News Release:

Apr. 5,  2011

Real Change: Pastors Fast to Feed the Hungry

Stop Hunger Now feeds children around the world. Since 2005, they’ve served 34 million meals in 72 countries.You’ve heard of Five Guys Burgers, right? Well, how about Four Pastors Rations? Candler alumni Nathaniel Long (95T), John Mattox (06T), Dan Dixon (10T) and fellow UMC pastor David Blackwell are eating only soy, dehydrated vegetables, and rice for the 40 days of Lent to raise money to feed hungry children. The “4 for 40 Project,” as they’ve dubbed it, hopes to raise $10,000 to fund 40,000 such meals for the children of Humble United Methodist School in Uganda.

“We miss fries, but we’re not hungry. That’s the thing that has amazed us,” said Long, pastor of Senoia United Methodist Church, who conceived the idea after learning about international relief agency Stop Hunger Now at the 2010 North Georgia Annual Conference. “We’re doing this for our own spiritual growth and to witness as we call upon other people to fast with us.”

Here’s how it works: the pastors have vowed to eat a maximum of six Stop Hunger Now packaged rations -- a maximum of about 1,300 calories -- per day. In return, congregants are to choose something from their own lives to give up during Lent and then donate the cost of that item to the 4 for 40 Project. Another option is for congregants to each donate $60, or $1.50 a day for 40 days.

“We’re about halfway to raising $2,500 each, but we’re hoping to ‘cash in’ on Easter Sunday,” Long said.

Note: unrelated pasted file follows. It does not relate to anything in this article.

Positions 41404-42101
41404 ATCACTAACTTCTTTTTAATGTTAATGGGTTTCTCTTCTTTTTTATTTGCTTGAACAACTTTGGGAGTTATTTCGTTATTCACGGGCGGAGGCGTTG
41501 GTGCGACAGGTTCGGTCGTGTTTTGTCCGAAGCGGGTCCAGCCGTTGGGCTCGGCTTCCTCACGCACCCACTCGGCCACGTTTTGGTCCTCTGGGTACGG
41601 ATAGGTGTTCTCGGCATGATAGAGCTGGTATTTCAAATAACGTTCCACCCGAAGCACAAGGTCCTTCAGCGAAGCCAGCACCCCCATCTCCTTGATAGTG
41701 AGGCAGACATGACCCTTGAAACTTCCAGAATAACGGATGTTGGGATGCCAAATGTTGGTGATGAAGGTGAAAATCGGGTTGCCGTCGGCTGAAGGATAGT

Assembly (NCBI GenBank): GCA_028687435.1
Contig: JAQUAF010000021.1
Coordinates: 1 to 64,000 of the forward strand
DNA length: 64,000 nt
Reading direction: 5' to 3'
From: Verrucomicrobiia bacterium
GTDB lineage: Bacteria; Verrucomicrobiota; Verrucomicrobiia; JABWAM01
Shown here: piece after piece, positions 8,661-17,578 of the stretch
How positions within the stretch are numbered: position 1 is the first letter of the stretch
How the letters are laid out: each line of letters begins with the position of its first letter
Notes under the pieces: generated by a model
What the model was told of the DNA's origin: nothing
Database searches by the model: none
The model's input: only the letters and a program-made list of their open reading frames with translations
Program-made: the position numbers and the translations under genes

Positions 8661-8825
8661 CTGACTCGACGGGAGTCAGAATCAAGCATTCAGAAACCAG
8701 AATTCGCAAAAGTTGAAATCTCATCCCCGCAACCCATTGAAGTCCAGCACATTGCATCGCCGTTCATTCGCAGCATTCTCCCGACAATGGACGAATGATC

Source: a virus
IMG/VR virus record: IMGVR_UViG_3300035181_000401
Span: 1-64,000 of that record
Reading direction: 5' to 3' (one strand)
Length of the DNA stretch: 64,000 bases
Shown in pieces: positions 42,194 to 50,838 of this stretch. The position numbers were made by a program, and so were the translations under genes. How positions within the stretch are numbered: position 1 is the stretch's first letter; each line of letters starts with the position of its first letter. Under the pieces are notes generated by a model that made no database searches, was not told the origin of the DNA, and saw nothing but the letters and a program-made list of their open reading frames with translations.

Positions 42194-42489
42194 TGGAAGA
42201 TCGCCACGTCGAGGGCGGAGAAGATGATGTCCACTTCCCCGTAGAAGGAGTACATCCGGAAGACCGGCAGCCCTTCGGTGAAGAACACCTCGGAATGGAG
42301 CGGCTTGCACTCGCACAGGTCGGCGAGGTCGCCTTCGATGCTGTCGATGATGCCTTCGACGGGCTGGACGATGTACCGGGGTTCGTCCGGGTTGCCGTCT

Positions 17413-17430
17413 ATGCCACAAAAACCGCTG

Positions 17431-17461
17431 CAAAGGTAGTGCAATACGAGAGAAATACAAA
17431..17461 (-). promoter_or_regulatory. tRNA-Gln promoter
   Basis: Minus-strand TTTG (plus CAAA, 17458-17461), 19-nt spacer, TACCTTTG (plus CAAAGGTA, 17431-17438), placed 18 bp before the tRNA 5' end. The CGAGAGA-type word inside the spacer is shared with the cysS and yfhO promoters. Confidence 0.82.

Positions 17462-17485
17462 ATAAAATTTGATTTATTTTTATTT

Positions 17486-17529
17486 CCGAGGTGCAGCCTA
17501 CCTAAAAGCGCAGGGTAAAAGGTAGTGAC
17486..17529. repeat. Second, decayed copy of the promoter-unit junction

The 4 for 40 Project Team and their rations (from left): David Blackwood, John Mattox (06T), Dan Dixon (10T), Nathaniel Long (95T)They’ve already accomplished the project’s primary goal — to raise awareness about world hunger and help people see that a solution already exists in part through Stop Hunger Now, which has provided 34 million meals, for just 25 cents each, to 72 countries worldwide since 2005. Thanks to Long’s blog (www.thehogfather.wordpress.com) and word of mouth, the 4 for 40 Project is receiving great media attention — from Atlanta television station 11 Alive News, 92.5FM The Bear radio, North Georgia Advocate, and several others. Community support is strong, too. Local restaurants, including Maguire’s in Senoia, are hosting special 4 for 40 Project nights, donating a percentage of their earnings to the effort.

“If you are like me and watch the news and see all the conflict, violence and death in the world, you wish you could change this in the world. We feel overwhelmed. We feel under-equipped. And yet, we have the power to make a difference. We have the resources to stop disease, hunger, and death from stalking the world’s children. We have 25 cents,” Long writes in his blog.

The project not only has empowered  Long and his pastor friends to put faith and love into action to make a real difference, it has changed their perspective, too.

“I couldn’t help but be reminded of my position of privilege. We never wonder IF we will eat — just WHAT will we eat,” writes Long. “Every time we sit down to a table, we are exercising our privilege. We need to be aware of this, and we need to give thanks for our blessings. With these blessings comes the responsibility, and actually honor, to share those blessings with those that do not share them in the world.”

The pastors are reaping another benefit: each has lost about 20 pounds, and Long is 34 pounds lighter. He’s thrilled but doesn’t want his personal achievement to take away from the project’s greater purpose. “My fast during Lent is not about weight loss and neither is my choosing to eat the Stop Hunger Now Meals. My intent for those things is to have a deeper personal understanding of those who are hungry and my role in doing something about it. As I and others have said: We can make a difference — One Meal. One Child. One Quarter at a Time.

Donate here: www.stophungernow.org/4for40

Dixon is pastor of Mt. Gilead United Methodist Church in the Raymond community near Sharpsburg. Mattox pastors Pleasant Grove United Methodist and Whitesville United Methodist, and Blackwood is pastor of Trinity United Methodist in Dalton.